Ireland fell one rank in the league table of broadband penetration for the 30 mainly developed members of the OECD, according to its latest report on web connections. Ireland ranked 21st at the end of 2008 with 20.57 subscribers per 100 inhabitants. This compared with 17.62 at the end of 2007 and 37.2 in Denmark, the topped ranked country.
Joining Denmark, the Netherlands, Norway, Switzerland, Iceland, Sweden, Korea and Finland maintain their lead the OECD with broadband penetration well above the OECD average, each surpassing the 30 subscribers per 100 inhabitants threshold. There was no change in rankings in the past 6 months among these leading countries.
The upgrade to fibre-based broadband connections continues in the OECD. Fibre subscriptions now comprise 10% of all broadband connections in the OECD (up from 9% in June 2008). Fibre is the dominant connection technology in Korea and Japan and and now accounts for 48% of all Japanese broadband subscriptions and 43% in Korea. Korea has the highest fibre penetration rate at 13.8 fibre subscribers per 100 inhabitants. Ireland's rate is 0.1.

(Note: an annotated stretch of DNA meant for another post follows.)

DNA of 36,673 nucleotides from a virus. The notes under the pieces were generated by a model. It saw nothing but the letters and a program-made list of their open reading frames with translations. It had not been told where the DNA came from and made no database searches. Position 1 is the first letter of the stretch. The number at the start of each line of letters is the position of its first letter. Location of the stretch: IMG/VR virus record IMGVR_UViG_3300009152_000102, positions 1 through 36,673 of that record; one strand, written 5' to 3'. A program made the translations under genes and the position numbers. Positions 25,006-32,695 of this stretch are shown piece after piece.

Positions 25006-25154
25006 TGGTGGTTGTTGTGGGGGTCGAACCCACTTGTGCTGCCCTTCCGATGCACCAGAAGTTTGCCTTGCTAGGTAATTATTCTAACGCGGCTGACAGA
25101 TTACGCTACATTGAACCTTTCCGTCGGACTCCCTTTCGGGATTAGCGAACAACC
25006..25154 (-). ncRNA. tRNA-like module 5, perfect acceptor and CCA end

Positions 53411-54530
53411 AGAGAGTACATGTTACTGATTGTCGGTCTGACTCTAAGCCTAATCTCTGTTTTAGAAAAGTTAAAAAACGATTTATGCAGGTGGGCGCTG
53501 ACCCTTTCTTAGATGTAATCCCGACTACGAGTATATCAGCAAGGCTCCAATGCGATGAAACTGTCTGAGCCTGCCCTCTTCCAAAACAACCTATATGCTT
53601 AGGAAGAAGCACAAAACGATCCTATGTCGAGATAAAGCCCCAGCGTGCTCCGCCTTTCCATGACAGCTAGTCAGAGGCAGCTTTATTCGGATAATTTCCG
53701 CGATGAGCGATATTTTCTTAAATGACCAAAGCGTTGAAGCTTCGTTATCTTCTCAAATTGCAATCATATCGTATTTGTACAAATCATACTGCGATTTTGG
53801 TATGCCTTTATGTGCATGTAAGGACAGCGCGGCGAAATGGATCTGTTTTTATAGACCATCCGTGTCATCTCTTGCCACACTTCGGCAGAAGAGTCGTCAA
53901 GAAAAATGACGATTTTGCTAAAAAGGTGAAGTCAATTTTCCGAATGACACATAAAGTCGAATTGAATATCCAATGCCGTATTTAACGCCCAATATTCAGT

Ireland has a target to be recognised as a "world class knowledge economy" in just four years time -- it will not be met.
In total, Ireland had 896,346 broadband subscribers, placing the country 27th in the league table. Only the Slovak Republic, Luxembourg and Iceland ranked behind on the table.
The United States headed the table with 80 million users.
Separately, as part of what is termed, the OECD’s ongoing response to the economic crisis, a new report was released, which focuses on the role of broadband investment in aiding economic recovery.
The paper argues that policy makers need to evaluate the costs and benefits of any public investment in telecommunication infrastructure and select projects which can stimulate current demand but simultaneously expand the productive capacity of the economy in the longer term. All public investments in telecommunications should balance four key items – connectivity, competition, innovation/growth and social benefit.
OECD Broadband Portal